If the stuff doesn't come off then, then FORGET IT. For all intents and purposes, it's not going to come off (because that stuff will normally take the glass off...)... if you treat it like so, you could likely use the flasks as is without further cleaning.

Or, if you're still not happy, you could take it to someone who works with glass and put it in a high-temp oven. Everything will just be burned off or with inorganics infused into the glass.
(Hive Bee)
05-19-03 16:21
No 434221
      more  Bookmark   

yep used DCM also but not much. Can't locate that 5 gallon carboy right now. heh heh

the nasty bases will probably etch the glass- don't you think. But a little etching wouldn't hurt. They are huge.

And just to be clear it's not "on anything" - its rather a mass sitting in the flask grinning at me. the glass itself is nice and clean - which is why i was searching for a "solvent" in order to dissolve (solvate ) the shit out the top.

Thanks for all the good help.
(Stranger / Eraser)
05-19-03 23:05
No 434275
      Base bath  Bookmark   

Strong KOH dissolved in methanol... The classic base bath.

As for etching, take it out periodically, and check the junk you are tryig to remove.

Overnight almost always does the trick, without much etching, but watch any ground glass joints.
(Hive Bee)
05-20-03 14:13
No 434395
      Time to call in the professionals...  Bookmark   

For lack of anything better to do, I called my friendly neighborhood scientific glassblower to get an opinion on this 5 liter flask. He said he would ash it (ramp up to annealling temp, then back down) which hopefully would reduce the polymer mass to removable ashes. He would follow with a hydroflouric acid wash and expect to return a clean flask for $30.00 USD. Don't try this at home, kids! I explained that the lump was an unknown polymer and he was confident that it would go away. The last resort would be scoring and removing the flask bottom followed by reblowing the flask bottom on a lathe. It's possible that my neighborhood supports better glassblowers than other neighborhoods. Just my two cents. That's what the man told me.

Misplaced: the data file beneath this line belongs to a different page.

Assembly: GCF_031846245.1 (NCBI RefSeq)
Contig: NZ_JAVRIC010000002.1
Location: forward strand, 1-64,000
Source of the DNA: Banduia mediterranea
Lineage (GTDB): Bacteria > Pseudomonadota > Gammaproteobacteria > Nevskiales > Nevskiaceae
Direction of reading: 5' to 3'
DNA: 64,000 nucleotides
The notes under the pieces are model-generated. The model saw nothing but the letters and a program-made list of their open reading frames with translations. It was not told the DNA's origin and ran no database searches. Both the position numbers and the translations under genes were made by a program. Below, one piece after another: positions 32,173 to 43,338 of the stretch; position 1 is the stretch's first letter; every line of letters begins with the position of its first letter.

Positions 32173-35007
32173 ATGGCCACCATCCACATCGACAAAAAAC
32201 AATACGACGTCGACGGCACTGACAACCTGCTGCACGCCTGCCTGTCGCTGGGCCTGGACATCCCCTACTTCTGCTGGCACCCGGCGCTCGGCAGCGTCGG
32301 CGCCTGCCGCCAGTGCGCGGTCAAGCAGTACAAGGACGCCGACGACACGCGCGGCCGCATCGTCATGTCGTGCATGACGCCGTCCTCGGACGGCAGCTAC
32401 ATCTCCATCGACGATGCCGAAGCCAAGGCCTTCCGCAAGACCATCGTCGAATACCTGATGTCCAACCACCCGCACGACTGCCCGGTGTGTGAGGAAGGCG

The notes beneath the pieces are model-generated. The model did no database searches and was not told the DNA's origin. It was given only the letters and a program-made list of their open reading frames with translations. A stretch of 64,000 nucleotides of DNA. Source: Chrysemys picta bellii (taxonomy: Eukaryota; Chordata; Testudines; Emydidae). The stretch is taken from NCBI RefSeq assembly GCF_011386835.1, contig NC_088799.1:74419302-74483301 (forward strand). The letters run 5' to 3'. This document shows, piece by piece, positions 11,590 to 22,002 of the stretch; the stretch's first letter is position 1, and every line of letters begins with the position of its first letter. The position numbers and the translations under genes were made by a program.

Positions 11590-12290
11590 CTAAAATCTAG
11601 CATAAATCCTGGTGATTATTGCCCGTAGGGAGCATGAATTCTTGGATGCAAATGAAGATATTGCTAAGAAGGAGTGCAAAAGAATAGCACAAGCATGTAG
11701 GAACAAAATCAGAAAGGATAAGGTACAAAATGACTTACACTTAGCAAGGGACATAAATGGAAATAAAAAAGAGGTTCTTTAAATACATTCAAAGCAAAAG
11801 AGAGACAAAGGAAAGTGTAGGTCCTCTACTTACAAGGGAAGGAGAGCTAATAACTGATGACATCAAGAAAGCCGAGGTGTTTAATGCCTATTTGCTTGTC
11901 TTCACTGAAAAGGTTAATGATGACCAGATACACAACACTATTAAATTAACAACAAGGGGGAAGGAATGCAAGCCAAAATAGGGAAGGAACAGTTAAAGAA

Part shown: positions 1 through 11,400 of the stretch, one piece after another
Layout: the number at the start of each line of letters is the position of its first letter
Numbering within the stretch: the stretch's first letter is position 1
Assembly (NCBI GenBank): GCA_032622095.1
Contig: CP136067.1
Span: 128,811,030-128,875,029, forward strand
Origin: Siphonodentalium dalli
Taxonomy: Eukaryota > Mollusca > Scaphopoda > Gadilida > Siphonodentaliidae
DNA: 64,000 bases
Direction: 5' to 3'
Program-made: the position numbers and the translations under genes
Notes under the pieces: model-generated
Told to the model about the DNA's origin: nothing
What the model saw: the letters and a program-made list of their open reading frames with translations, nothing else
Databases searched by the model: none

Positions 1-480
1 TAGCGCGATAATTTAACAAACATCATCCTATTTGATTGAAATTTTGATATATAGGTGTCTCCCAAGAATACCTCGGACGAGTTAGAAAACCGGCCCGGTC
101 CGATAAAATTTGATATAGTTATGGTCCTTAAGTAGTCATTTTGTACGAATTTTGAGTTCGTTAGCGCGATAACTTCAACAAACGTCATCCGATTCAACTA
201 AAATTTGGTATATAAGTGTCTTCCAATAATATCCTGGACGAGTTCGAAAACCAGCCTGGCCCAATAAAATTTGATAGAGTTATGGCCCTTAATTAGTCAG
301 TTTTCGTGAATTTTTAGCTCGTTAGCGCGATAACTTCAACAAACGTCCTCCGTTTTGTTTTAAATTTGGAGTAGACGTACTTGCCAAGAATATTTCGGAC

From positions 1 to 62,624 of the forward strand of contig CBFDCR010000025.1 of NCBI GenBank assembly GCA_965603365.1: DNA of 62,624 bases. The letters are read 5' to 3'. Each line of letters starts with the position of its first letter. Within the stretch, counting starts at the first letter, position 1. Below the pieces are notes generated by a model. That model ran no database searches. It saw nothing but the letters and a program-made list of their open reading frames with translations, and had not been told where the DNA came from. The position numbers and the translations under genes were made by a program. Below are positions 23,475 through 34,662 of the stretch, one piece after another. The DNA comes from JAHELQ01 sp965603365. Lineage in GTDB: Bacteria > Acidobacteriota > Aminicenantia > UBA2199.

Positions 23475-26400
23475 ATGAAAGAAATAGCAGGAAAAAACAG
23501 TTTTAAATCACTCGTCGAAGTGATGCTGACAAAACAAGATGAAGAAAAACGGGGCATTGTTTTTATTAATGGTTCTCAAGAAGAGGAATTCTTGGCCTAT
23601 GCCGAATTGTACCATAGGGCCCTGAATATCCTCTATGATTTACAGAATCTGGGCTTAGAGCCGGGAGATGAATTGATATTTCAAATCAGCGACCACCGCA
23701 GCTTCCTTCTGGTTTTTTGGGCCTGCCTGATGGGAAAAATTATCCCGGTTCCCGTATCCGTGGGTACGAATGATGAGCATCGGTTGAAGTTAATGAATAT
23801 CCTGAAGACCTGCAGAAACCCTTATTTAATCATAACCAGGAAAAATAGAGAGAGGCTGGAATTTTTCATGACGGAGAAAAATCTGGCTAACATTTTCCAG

(Hive Bee)
05-20-03 17:11
No 434413
      can someone please explain the reaction ...  Bookmark   

can someone please explain the reaction involved with the prahna (H2SO4  +  H2O2) and acetone? what doesn't react with it?
(Hive Bee)
05-21-03 09:39
No 434577
      that's what my glass man here said.  Bookmark   

that's what my glass man here said.

take it up to about 600C - things carbonize and come off as CO2. then clean it up and presto brand new!!!

BUT i don't happen to have an oven that's big enough to do this.

My oven (kiln) is small - about 10x10x10 or so inches.
Will fire pottery (around 2300F - ?) but not large pottery.

Have tried the pirhana solutions but got scared and stopped after about 30 minutes. Don't ask why just felt it wasn't making any visual progress.(Probably the name)

 Should I just leave it in there for an extended period of time or possibly heat it up?
(Hive Bee)
05-21-03 16:05
No 434629
      let your glassman do it then...  Bookmark   

Your glass guy can do it in his annealling oven. Let him, if you really want to get that flask & mantle in working order.
(Hive Bee)
05-22-03 13:06
No 434787
      i do, i do!+  Bookmark   

there's this logistics problem. I will say no more and thanks to all.